In the ClassroomStudents could be assigned different false science statements to research and design their own science news articles comparing fact and fiction. Why not make this a multimedia project and have students complete a podcast, online poster, or narrated photo! For podcasts, try podOmatic, reviewed here. To create an online poster use a site such as Padlet, reviewed here. Challenge cooperative learning groups to find a photo related to their topic (legally permitted to be reproduced), and then label the photo by adding voice bubbles to explain what they learned using a tool such as Phrase.it, reviewed here. To find Creative Commons images for student projects (with credit, of course), try Vesteezy, reviewed here. A class could also be assigned a specific false science fact to research and participate in a class blog or message board discussion via the class web page or wiki site. Students could also use the fiction as the basis for their own "Myth busters" episodes. Reading teachers looking for passages to use in reading comprehension practice, such as finding main idea and supporting details will find these non-fiction passages informative and interesting for their students. Make a temporary copy of one of the explanations to display in your interactive whiteboard software as students highlight key ideas and separate out supporting details using the whiteboard tools. Your science teachers will LOVE you for it!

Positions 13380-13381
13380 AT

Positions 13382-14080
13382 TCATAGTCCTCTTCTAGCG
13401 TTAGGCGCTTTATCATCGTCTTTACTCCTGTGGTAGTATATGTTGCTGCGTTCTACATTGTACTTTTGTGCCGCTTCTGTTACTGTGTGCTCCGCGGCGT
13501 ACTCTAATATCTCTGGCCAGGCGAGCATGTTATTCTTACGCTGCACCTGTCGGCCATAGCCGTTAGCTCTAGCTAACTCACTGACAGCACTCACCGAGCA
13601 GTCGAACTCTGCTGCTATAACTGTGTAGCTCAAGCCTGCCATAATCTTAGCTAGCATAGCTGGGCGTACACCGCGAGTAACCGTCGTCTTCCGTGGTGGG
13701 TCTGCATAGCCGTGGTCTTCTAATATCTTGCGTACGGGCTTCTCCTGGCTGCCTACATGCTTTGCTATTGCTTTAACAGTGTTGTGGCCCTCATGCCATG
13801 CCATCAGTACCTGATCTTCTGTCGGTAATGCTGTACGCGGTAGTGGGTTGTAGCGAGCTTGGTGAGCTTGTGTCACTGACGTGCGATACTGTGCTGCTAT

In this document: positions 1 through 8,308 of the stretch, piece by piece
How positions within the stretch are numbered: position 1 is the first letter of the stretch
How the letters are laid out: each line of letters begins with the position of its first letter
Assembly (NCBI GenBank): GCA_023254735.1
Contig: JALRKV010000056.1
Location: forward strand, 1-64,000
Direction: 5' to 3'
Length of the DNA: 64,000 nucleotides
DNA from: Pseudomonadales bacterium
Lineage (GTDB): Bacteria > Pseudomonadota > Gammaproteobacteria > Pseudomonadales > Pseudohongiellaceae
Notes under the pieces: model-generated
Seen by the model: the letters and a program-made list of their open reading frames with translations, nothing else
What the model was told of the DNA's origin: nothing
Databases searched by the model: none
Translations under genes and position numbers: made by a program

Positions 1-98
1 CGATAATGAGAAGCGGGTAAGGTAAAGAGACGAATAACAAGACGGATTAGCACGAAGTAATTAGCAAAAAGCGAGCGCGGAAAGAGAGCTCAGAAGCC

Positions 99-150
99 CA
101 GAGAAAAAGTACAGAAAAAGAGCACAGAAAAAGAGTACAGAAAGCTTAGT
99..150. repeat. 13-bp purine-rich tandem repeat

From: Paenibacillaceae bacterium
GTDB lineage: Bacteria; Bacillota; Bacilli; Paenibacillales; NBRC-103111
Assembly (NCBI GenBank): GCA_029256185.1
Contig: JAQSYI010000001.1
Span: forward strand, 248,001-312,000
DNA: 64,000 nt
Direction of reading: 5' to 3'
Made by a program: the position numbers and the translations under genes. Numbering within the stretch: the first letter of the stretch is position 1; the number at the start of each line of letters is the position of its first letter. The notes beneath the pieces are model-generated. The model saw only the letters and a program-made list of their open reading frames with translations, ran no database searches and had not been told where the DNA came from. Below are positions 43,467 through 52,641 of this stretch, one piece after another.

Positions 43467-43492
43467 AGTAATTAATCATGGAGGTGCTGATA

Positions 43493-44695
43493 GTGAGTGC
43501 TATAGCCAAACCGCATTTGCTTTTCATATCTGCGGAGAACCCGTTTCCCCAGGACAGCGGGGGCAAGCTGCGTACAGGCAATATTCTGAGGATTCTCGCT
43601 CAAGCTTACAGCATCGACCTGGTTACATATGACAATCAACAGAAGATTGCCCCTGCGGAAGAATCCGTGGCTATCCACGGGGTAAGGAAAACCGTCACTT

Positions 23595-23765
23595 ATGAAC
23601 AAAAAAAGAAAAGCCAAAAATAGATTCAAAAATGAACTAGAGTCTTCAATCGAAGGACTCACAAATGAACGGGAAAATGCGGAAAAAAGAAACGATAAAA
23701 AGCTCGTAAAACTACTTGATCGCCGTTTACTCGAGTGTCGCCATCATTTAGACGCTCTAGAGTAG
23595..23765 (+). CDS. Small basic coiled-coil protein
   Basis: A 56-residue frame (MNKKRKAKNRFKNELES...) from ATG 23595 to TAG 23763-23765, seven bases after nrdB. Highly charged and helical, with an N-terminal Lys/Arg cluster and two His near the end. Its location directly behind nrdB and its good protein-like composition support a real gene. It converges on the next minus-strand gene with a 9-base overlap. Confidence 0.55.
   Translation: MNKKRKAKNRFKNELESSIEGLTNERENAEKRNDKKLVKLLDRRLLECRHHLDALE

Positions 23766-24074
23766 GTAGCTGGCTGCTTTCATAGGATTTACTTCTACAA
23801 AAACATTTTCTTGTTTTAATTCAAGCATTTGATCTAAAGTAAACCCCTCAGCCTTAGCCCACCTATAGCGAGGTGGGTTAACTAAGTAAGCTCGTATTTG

Grades6 to 12
In the ClassroomBe sure to tell your students that they are NOT the "dummies" referred to in this site! Then go beyond the obvious use of this site as a reference to use it to teach informational writing, reading comprehension, or any curriculum content. Share text-based articles on a projector or interactive whiteboard and have students analyze the keywords and structure of sequential direction-writing or informational writing before they try it on their own. Use the pens and highlighters to note transitions and other ways of organizing directions, including formatting. Use articles to teach basic comprehension skills by copy/pasting sections and having students drag them into the correct sequence on the whiteboard to form logical directions. In science or social studies classes, have students view models on this site, then work in groups to write their own how-to wiki on curriculum topics such as "How to tell a fungus from a bacterium," "How to solve simultaneous equations," or "How to form a government." If you have access to video equipment, have students write scripts and produce video versions of their how-to instructions and post them on a site such as TeacherTube reviewed here.